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Since the 2008 presidential election, more than 2 million people have become naturalized and will be first-time voters on November 6 this year. Among them, young minorities makes up a large fraction of the percentage, myself included. It’s alarming that only about half of eligible young voters actually turned out at the polls in the 2008 elections. That’s more than 20 million young people who didn’t exercise their right to vote!

It’s not just the duty of being a citizen to exercise my voting rights, but I’m excited to have my voice be heard for the first time. Here’s why you should go out and vote and what things to keep in mind:

– For young voters like myself — especially if you’re a first-timer — it’s important to read up on each candidate and his or her stand concerning issues such as healthcare, education, employment, taxes. etc., before making a choice. All those are important issues that affect young people directly whether immediate or gradual, so we should have a say in the laws that gets implemented. The only way to have our voice be heard is to go out and vote for the candidate that supports our views.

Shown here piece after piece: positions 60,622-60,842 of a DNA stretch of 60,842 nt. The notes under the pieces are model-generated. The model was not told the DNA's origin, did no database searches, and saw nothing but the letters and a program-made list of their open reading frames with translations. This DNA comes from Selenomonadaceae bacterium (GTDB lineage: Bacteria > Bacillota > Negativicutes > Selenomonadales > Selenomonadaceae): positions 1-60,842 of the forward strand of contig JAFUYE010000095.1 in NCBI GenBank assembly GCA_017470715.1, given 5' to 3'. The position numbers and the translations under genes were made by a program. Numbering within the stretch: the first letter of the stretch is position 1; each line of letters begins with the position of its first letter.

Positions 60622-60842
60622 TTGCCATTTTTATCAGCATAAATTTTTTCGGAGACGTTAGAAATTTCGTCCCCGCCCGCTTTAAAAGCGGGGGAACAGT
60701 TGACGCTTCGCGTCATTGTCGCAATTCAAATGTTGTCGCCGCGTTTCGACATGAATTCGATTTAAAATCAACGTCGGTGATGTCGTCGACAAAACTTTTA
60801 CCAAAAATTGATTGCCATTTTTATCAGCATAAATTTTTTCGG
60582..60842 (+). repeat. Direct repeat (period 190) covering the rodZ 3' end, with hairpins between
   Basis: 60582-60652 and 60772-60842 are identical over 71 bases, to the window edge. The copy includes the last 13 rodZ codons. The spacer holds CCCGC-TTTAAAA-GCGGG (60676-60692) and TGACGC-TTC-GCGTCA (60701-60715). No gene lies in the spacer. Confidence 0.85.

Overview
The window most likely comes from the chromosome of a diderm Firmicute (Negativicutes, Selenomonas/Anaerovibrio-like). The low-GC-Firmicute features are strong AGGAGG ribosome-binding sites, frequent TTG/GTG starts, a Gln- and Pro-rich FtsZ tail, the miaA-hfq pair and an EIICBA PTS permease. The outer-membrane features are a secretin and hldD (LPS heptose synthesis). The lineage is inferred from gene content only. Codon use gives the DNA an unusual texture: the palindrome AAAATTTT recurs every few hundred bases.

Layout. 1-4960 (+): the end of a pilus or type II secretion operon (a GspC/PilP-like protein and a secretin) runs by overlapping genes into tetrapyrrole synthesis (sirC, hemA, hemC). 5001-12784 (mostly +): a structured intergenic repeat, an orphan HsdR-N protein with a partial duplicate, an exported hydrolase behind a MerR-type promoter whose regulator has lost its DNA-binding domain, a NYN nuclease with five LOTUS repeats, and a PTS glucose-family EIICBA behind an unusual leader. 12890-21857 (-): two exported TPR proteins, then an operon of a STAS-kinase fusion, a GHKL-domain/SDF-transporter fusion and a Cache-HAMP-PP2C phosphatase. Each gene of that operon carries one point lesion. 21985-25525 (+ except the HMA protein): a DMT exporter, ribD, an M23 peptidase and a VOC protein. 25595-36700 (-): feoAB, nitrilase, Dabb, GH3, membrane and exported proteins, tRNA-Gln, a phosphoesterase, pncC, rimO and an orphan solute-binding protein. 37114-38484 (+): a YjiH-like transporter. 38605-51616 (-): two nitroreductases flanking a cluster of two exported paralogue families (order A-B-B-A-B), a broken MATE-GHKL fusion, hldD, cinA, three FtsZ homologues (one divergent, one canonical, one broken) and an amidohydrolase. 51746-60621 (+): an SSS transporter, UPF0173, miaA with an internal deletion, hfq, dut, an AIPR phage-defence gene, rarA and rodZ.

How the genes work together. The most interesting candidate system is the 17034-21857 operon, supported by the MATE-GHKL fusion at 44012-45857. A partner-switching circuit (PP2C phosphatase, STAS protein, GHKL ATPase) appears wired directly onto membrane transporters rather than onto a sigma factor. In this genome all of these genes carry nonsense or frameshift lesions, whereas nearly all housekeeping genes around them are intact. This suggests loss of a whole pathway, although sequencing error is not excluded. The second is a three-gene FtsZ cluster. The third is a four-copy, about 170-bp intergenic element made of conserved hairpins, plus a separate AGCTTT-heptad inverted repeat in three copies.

– If you’re a recent graduate or just entered into the work force, you should know that the Congress, the president, the governor and our legislators influence what job training is available, minimum wage, job and pension security, fairness in hiring, health insurance through your employer, interest rates on student loans and workplace safety.

– The elected officials and judges we vote into office make daily decisions about crime prevention, laws and law enforcement, safe and affordable homes, where to put schools, parks and recreation.

– If young people keep on skipping out on voting, politicians would not consider us to be a deciding factor in their campaigns. We risk being ignored in re-elections and future decision-making. We have the most to gain and lose in any election because we have to live with the consequences longer than older folks.

– In the last two elections, the percentage of minorities who voted were 15-20 percent less than whites. If we want to represent, then every eligible minority voter should vote.

– Polling Places open from 6 A.M. to 9 P.M. Make sure you bring your drivers license or state ID.

I’m excited to go out and vote for my choice of candidate tomorrow! This will be my first time voting, but certainly not the last.

Go Here To Locate Your Polling Site

Young Minorities: Why You Need To Vote  was originally published on

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